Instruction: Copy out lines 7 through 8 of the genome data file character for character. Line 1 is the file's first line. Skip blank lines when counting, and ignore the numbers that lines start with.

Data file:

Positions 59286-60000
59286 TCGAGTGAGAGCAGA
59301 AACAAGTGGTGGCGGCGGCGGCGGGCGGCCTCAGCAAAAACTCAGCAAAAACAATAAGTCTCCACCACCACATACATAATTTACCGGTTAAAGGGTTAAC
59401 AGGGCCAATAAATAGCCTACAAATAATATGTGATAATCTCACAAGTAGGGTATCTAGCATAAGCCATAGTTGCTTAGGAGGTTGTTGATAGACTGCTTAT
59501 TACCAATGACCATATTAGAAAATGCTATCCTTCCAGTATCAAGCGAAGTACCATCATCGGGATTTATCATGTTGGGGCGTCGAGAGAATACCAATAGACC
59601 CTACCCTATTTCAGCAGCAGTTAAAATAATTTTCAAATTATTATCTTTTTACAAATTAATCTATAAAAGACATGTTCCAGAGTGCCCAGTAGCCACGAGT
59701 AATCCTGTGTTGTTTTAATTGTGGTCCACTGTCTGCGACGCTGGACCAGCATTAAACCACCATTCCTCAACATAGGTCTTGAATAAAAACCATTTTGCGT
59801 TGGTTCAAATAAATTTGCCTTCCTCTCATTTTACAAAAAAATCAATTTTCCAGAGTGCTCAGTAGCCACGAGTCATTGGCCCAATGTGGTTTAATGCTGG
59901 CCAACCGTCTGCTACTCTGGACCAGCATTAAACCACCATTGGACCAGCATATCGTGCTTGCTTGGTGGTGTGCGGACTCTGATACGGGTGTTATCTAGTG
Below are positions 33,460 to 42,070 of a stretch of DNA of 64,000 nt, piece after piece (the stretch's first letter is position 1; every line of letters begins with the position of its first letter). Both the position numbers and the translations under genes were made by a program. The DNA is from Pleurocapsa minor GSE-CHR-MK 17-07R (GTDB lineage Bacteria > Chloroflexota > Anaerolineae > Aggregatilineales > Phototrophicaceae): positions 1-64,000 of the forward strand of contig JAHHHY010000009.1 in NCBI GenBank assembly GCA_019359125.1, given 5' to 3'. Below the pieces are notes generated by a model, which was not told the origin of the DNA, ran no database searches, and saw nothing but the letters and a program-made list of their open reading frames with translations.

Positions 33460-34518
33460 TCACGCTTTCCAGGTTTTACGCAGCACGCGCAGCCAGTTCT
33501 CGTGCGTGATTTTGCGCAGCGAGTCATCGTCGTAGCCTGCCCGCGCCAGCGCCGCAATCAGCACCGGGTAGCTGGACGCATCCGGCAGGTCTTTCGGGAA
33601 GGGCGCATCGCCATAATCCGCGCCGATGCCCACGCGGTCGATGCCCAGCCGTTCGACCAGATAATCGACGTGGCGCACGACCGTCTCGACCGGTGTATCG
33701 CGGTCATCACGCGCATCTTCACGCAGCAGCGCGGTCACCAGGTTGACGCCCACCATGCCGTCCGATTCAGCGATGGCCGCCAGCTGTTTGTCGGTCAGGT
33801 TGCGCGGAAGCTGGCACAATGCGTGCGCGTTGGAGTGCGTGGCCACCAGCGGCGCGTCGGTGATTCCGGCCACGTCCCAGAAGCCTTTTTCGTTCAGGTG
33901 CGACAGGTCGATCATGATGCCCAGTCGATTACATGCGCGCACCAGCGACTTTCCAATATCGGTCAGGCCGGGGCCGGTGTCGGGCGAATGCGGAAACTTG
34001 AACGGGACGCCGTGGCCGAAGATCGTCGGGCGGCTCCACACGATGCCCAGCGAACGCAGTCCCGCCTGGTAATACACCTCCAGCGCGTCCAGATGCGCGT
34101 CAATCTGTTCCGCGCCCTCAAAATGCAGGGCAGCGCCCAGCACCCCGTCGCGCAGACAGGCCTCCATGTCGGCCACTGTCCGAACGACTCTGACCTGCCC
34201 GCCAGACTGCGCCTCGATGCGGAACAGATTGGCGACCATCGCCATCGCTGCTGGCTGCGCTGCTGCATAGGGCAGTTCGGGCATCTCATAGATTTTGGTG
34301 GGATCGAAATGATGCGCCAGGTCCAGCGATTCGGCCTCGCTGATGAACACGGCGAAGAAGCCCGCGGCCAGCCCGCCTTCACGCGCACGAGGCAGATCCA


59701 AATCCTGTGTTGTTTTAATTGTGGTCCACTGTCTGCGACGCTGGACCAGCATTAAACCACCATTCCTCAACATAGGTCTTGAATAAAAACCATTTTGCGT
59801 TGGTTCAAATAAATTTGCCTTCCTCTCATTTTACAAAAAAATCAATTTTCCAGAGTGCTCAGTAGCCACGAGTCATTGGCCCAATGTGGTTTAATGCTGG